ATLANTA, GA – Attorney General Chris Carr yesterday hosted partners from Georgia’s law enforcement and business communities to strengthen the fight against organized retail crime across the state. This meeting served as an opportunity to hear from public and private partners about their experience with organized retail crime, including smash-and-grab robberies, after-hours break-ins, or thefts that break the supply chain. Participants also shared positive steps they are taking to address the issue and protect both customers and employees. Those in attendance included representatives from the Georgia Bureau of Investigation, the Prosecuting Attorneys' Council, Amazon, CVS, Home Depot, Macy’s, Walmart, Walgreens, Publix, and the Georgia Retailers Association.

“Organized retail crime is on the rise, and the impact to Georgia and its citizens is significant and weighs heavy on our economy,” said Carr. “At a time when it’s incredibly difficult to hire staff, where workforce is cited as one of the most significant challenges facing businesses of all sizes, the additional concern a potential employee now has is for his or her own personal safety. It’s imperative that both the public and private sector come together to share information and resources to dismantle these increasingly violent and brazen networks once and for all, and that’s exactly what we intend to do.”

According to a 2021 economic impact analysis from the Retail Industry Leaders Association and Buy Safe America Coalition, Georgia businesses lose over $3 billion to retail theft annually. This includes $1.6 billion in stolen goods and $326 million in lost tax revenue (federal, state and local), along with 17,000 lost jobs.

This unlawful activity can also be linked to other criminal operations, including gang activity, human and drug trafficking, corruption, bribery and money laundering.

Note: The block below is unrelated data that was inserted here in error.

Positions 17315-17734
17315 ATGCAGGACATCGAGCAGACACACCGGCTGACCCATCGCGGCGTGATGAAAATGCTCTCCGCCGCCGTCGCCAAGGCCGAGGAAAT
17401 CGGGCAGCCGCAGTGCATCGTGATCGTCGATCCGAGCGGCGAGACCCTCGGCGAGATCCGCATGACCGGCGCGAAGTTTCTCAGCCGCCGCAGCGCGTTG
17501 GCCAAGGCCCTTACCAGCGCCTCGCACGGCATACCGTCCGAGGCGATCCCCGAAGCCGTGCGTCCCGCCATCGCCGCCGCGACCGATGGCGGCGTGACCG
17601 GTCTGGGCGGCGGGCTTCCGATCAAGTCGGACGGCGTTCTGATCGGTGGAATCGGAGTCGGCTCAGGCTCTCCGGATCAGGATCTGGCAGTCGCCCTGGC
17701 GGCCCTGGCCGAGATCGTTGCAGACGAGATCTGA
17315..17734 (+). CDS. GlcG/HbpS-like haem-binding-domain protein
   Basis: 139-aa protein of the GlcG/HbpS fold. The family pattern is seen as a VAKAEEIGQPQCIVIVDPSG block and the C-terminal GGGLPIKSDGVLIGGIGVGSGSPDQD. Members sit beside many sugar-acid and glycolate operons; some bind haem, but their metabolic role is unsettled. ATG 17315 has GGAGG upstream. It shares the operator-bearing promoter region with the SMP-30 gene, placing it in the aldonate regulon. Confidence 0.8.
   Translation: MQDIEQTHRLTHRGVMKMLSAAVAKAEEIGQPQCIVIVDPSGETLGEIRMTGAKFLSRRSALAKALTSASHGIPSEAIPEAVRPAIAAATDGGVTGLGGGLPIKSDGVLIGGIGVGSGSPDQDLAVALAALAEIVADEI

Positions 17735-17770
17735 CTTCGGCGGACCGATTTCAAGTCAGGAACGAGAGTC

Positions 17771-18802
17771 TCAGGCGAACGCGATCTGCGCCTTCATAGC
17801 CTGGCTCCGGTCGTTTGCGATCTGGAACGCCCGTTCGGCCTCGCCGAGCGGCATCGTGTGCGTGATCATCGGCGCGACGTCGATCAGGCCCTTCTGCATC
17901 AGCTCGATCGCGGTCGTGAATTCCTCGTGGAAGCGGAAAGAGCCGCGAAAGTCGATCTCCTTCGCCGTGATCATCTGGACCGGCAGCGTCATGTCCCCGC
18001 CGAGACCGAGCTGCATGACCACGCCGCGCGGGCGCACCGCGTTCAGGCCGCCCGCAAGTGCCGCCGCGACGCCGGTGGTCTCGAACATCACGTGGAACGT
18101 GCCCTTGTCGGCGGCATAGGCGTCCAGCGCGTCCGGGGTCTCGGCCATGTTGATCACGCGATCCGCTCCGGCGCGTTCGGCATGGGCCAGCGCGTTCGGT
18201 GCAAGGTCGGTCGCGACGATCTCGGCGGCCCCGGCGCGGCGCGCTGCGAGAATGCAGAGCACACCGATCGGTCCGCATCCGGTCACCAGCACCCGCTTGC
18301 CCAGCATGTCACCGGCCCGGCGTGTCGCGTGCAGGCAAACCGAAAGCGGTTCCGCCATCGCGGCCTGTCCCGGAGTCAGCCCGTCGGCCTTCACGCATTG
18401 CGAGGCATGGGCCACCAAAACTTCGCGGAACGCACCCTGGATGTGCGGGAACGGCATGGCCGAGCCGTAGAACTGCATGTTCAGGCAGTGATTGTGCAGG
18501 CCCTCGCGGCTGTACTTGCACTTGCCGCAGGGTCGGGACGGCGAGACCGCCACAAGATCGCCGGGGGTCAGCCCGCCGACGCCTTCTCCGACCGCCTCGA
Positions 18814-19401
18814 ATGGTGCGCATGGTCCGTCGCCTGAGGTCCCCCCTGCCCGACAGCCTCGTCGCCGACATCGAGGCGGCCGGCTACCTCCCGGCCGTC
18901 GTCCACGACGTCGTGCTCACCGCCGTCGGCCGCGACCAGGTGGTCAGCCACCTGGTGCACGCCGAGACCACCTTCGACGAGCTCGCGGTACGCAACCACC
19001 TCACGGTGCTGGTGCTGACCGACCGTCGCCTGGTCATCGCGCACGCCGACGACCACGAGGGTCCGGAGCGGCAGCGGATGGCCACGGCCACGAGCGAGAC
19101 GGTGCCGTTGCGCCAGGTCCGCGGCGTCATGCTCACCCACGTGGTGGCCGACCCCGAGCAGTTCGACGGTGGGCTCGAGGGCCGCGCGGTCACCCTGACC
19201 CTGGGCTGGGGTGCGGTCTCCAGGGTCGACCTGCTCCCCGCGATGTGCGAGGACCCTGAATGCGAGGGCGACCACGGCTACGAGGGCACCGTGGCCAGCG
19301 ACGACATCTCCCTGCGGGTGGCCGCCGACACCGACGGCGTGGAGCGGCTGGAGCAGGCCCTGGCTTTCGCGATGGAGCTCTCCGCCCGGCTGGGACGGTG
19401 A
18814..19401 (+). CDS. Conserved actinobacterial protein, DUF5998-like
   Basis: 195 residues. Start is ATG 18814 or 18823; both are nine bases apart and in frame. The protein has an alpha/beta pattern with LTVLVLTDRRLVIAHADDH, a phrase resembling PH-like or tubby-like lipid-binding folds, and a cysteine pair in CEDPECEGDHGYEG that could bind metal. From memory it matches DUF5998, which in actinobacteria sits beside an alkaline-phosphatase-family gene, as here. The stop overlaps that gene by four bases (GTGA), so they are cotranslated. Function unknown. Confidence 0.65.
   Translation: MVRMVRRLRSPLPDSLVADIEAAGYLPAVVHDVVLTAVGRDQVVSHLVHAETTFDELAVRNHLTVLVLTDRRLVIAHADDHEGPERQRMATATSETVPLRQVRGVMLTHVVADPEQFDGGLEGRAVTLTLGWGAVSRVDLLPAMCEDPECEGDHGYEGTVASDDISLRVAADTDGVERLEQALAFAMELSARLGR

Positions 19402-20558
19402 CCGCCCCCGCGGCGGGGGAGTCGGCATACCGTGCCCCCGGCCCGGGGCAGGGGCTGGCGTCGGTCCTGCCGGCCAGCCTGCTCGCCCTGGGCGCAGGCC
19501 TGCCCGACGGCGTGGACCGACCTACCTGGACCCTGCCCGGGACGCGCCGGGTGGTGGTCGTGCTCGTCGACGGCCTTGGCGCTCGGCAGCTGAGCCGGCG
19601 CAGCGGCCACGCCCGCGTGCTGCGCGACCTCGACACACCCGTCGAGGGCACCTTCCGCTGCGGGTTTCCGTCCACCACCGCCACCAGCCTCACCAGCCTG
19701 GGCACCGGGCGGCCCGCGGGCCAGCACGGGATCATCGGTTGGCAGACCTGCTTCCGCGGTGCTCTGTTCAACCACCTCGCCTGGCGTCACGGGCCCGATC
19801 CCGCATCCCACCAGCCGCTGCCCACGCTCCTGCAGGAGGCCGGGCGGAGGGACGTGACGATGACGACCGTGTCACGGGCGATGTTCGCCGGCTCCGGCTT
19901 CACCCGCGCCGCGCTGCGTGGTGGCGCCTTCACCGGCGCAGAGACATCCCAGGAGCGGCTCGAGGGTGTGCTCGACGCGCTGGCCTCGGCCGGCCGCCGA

According to the same 2021 study, nearly 76 percent of those retailers reported physical assault against an associate as a result of organized retail crime, while 41 percent reported attacks involving weapons.

Just last week, Target announced plans to close nine stores in New York City, San Francisco, Portland and Seattle due to violence and retail theft.

Earlier this year, two men from New York were suspected of having traveled to Northeast Georgia to engage in retail theft at surrounding Walmart stores, including one in Athens-Clarke County.

In Monroe County, officers investigating an organized retail crime ring found three suspects with over $4,000 worth of stolen goods from stores in Locust Grove and the Tanger Outlets.

Inform Consumers Act

Georgia’s Inform Consumers Act, which took effect on Jan. 1, 2023, aims to hinder criminals from selling stolen goods on any online marketplace and offers protections to consumers who unknowingly purchase these stolen and counterfeit goods. A federal version of the INFORM Consumers Act, which took effect on June 27, 2023, provides additional enforcement mechanisms to State Attorneys General to bring a civil action in federal court against any online marketplace believed to be in violation of the federal statute.

Together, both the Georgia and federal laws require third-party, high-volume sellers operating on online marketplaces such as Amazon, Walmart, and eBay to provide contact information on the seller’s product page, in-order confirmation messages and account transaction histories, including a working phone number, working email address or other methods of direct electronic messaging provided by the seller. High-volume sellers are defined as third-party sellers who make $5,000 or more in 12 continuous months and have conducted 200 or more transactions in an online marketplace. Sellers whose annual revenue on the marketplace exceeds $20,000 must also provide their contact information to consumers.

The law also requires that online marketplaces establish a mechanism that allows consumers to report suspicious activity, such as:

  • An item that appears to be fake or counterfeit
  • An item that differs from what was ordered (maybe it doesn’t look like the picture on the product page or came in a different quantity)
  • An item that has expired or has unexpected signs of deterioration or use
  • A seller advertising branded merchandise at unusually low prices
  • The seller tries to get you to conduct the transaction outside of the marketplace
  • The seller asks you to pay for the merchandise via a mobile payment app, wire transfer, gift card, or another non-standard method

If a high-volume seller fails to comply with the provisions of the INFORM Consumers Act, it shall be considered an unfair or deceptive act or practice in violation of the Georgia Fair Business Practices Act and could result in significant civil penalties.

Consumers who suspect a scam or unfair business practice should contact the Georgia Attorney General’s Consumer Protection Division at or 404-651-8600.